We’ll do almost anything for a taste of the heavenly Amarone – even paint a masterpiece.
Painting For My Wine
During a recent business trip to Orlando, Green Dragon and I had a choice of several different activities. One was laying by the pool, which wasn’t very appealing during in light of the overcast weather. Another choice was bowling – not bad, but it didn’t hold a candle to the promise of an Italian wine tasting.
It wasn’t until we arrived at the Loews Portofino Bay Resort that I learned that this was a wine and painting event. The wine and painting craze has spread through the wine world like the hula hoop fad in the 1960s. Everyone is doing it.
At the appointed time we hustled into our room which was arrayed with desktop easels, paintbrushes and four wine glasses. We had a couple of artists who led us through painting a scene from Portofino, Italy, not to be confused with the magnificent Loews Portofino hotel, which looks very much like its Italian namesake except for the fact it is plunked down in the midst of Universal Studios and Universal Islands of Adventure.
Creating A Masterpiece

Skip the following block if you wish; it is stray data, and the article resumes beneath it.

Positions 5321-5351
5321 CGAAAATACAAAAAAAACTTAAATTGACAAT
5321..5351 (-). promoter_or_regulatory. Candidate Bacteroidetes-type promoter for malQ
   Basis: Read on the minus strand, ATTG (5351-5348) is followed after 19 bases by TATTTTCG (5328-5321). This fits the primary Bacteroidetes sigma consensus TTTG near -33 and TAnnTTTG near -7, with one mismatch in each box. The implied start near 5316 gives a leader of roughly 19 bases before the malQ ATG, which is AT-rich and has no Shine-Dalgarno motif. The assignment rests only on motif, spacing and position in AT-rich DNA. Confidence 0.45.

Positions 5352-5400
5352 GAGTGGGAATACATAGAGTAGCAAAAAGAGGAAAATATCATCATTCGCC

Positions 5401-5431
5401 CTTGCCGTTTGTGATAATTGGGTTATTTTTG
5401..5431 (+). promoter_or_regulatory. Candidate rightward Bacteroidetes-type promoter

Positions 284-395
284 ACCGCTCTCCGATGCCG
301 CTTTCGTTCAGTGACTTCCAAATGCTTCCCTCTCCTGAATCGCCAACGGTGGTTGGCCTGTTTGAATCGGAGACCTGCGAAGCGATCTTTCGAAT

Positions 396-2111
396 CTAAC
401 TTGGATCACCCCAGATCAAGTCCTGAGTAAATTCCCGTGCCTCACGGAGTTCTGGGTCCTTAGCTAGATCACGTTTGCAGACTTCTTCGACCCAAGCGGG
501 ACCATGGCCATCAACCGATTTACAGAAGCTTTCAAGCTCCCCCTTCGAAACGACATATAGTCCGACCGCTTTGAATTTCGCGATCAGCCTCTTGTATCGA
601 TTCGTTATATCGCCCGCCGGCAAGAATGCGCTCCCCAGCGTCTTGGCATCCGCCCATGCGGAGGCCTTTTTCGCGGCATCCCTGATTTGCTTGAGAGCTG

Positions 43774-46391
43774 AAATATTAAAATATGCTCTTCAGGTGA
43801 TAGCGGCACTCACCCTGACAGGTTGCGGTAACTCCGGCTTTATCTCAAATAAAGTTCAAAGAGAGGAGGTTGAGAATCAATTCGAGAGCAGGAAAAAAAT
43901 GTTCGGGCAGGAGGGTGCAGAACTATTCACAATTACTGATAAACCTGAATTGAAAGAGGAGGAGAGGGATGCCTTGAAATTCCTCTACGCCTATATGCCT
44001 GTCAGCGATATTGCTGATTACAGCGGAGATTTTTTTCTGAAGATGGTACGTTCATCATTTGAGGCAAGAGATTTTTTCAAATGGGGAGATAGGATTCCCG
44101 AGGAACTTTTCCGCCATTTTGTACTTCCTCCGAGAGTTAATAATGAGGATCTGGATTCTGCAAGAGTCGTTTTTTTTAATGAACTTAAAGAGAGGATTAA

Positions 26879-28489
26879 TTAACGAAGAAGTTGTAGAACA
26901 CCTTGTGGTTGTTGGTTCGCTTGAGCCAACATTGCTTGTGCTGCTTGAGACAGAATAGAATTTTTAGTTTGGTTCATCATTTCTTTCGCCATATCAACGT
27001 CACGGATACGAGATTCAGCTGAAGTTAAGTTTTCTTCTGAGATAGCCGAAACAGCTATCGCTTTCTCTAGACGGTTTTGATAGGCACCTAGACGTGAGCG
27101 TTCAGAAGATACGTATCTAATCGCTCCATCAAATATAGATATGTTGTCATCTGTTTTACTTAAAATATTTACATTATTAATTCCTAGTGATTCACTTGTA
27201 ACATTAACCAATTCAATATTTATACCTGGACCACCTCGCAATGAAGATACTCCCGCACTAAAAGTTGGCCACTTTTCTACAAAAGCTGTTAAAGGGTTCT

The wines for the event were presented by Joshua Franck of Southern Wine & Spirits of North Florida. He did a wonderful job of selecting the wines and providing facts about the wine regions of Italy.
We enjoyed a Pinot Grigio, a Bordeaux style blend, a Nero d’Avola and… a beautiful Amarone. We were joined by our friend Patty, who is a very good amateur artist.
The wine tasting was a bit challenging. If we concentrated too much on the painting, it provided an opening for a hotel staff to swoop in an remove my unfinished glass of wine. If we focused instead on our wine, the painting definitely became more abstract.
While I was trying to help Green Dragon with her painting, Patty was showing us up by adding elaborate flowerboxes and Da Vinci style touches to her painting. Thankfully we had wine!
A Traditional Wine to Savor
Amarone wine uses the passito process. The grape bunches are placed on straw in drying rooms to wither until the grapes lose about 45% of their water. This concentrates the sugar and flavors.
The grapes used in the Ca’ Bertoldi are mostly Corvina Veronese, with lesser amounts of Corvinone, Rondinella, Oseleta, Merlot and Croatina. This exotic mix is fermented in stainless steel tanks and then matures in oak for 36 months. Amarone can age up to 20 years.
The Ca’ Bertoldi is deep ruby in color and the bouquet is full and fruit laden. As we sipped the wine, paintbrush in hand, we could feel the spirit of Italy. Italians call this a meditation wine and as we enjoyed the full, velvety, raisin and spice flavors it was easy to get lost in the moment.
Our paintings may never make it to the Louvre or the Toledo Museum of Art, but through paint and wine we certainly enjoyed an artistic afternoon.